Measured over an 18-month period, there was a statistically significant improvement in behaviour, when comparing patients in high and medium secure hospitals. Two key themes emerged from patient and staff perspectives: “acceptance of the process” and “production and delivery of information”, respectively. The wider MDT acknowledge the value of nursing risk assessment, but require adequate information to enable them to interpret findings. Collaborating with patients to undertake risk assessments can enhance future care planning.

Research limitations/implications

Studies using cross-section can only provide information at fixed points in time.

Practical implications

The BEST-Index assessment tool is well established in clinical practice and has demonstrated good utility.

Originality/value

This project has served to highlight the unique contribution of BEST-Index to both staff and patients alike and confirm its robustness and versatility across differing levels of security in Scottish and Irish forensic mental health services.

Details

Journal of Forensic Practice, vol. 21 no. 2
Type: Research Article
ISSN: 2050-8794

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Article
Publication date: 7 June 2018

Haiyan Emma Lu, Andrew Potter, Vasco Sanchez Rodrigues and Helen Walker

The implementation of sustainable supply chain management (SCM) calls for an acknowledgement of uncertainty inherent in complex environment. Confucianist society forms…

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2955

Abstract

Purpose

The implementation of sustainable supply chain management (SCM) calls for an acknowledgement of uncertainty inherent in complex environment. Confucianist society forms social networks in Confucianist society, called guanxi networks, influence economic behaviours and business practices in the workplace. The purpose of this study is to explore how these social networks influence the implementation of sustainable SCM. In doing so, this study aims to critically investigate the constructs of guanxi networks, their impact on flow of supply chain capital and how this leverages the implementation of sustainable SCM.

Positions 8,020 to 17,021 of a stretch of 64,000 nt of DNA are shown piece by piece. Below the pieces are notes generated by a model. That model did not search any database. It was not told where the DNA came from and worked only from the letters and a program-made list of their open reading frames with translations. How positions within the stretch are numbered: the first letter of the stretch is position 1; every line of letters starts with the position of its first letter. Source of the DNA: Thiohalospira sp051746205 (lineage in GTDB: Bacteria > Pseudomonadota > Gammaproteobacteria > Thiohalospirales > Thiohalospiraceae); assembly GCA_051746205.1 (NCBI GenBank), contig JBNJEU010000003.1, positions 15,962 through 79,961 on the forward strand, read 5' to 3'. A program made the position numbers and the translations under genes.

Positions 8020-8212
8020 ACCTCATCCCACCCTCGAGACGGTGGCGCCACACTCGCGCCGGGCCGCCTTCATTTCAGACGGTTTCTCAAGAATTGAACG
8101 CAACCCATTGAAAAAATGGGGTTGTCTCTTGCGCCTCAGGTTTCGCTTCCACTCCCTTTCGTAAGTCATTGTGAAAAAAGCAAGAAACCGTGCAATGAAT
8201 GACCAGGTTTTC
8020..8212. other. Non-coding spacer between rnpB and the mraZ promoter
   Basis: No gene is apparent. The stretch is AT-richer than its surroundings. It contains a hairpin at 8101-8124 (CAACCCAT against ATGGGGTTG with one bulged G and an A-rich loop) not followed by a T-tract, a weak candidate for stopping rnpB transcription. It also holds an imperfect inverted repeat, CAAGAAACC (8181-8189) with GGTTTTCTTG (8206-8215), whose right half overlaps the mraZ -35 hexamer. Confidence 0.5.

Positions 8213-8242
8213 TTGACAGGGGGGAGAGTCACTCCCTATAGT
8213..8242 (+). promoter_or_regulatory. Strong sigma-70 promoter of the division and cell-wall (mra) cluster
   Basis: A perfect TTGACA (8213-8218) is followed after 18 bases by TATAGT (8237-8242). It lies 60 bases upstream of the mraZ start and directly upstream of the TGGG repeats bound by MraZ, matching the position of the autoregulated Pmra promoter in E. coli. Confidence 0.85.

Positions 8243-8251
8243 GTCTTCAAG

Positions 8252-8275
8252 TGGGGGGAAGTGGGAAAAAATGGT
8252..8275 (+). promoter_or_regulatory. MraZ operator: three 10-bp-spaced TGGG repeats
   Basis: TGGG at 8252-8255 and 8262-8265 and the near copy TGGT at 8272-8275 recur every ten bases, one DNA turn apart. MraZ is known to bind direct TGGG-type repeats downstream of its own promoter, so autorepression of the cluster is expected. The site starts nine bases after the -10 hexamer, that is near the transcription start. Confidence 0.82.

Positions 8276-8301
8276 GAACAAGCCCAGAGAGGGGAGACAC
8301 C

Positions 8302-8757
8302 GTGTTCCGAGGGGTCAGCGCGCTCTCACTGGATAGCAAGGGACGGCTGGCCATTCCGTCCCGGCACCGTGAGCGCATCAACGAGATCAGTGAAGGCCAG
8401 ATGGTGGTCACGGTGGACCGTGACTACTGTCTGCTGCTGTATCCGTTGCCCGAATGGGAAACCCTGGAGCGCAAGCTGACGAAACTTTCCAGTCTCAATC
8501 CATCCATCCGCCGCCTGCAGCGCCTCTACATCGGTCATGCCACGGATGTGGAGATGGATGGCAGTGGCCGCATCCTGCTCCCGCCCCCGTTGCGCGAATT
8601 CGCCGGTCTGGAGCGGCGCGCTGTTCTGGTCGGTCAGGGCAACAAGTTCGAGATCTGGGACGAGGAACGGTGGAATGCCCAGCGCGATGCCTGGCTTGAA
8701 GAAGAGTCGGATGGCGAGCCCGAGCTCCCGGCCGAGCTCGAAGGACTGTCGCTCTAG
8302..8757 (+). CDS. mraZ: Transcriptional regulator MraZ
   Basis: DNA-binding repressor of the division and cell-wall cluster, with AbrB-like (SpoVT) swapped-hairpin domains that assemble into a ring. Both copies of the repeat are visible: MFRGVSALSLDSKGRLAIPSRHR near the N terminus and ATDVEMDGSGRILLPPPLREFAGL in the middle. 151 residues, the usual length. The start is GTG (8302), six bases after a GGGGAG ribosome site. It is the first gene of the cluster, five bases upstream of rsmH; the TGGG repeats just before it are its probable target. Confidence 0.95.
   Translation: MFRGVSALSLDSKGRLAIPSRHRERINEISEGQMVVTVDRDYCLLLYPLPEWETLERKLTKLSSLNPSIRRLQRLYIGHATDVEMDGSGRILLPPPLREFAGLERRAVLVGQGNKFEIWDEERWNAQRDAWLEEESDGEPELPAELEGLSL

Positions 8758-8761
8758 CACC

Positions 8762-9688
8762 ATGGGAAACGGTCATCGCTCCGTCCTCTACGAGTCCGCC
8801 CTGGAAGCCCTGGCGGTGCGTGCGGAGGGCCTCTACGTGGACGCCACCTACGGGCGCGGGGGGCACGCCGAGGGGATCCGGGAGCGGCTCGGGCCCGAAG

Design/methodology/approach

Two systematic literature reviews are conducted to understand the constructs of social networks in Confucianist culture and their impacts on the flow of supply chain capitals. The reviews also analyse evidence related to the economic, social and environmental practices to reveal the current state of the literature and research gaps. Propositions and a framework are developed to support future research in this area.

Findings

The constructs of ganqing, renqing, xinren and mianzi in guanxi networks have expanded the contexts of social networks in Western literature. Guanxi networks increase the flow of supply chain capital and generate trust between players, thus enhancing capabilities to implement sustainable SCM. Guanxi networks also create the mechanism of network governance with which to increase sustainable SCM implementation under the institutional logics of sustainability.

Research limitations/implications

The conceptual framework and justification are based on the reviews of current studies in the field. Future empirical study is encouraged to test the propositions, both in Confucianist culture and other countries with culture of social networks.

Originality/value

Social networks are socially constructed concepts. The constructs of guanxi networks revealed in this study have developed the knowledge of Western-based social network theory. Besides, arguments from a social network perspective provide an alternative answer to explain increased behavioural commitment and companies’ investment in sustainable SCM. This study helps practitioners understand the logic of this social norm and to use it to maximise their operation outputs, including sustainable SCM implementation.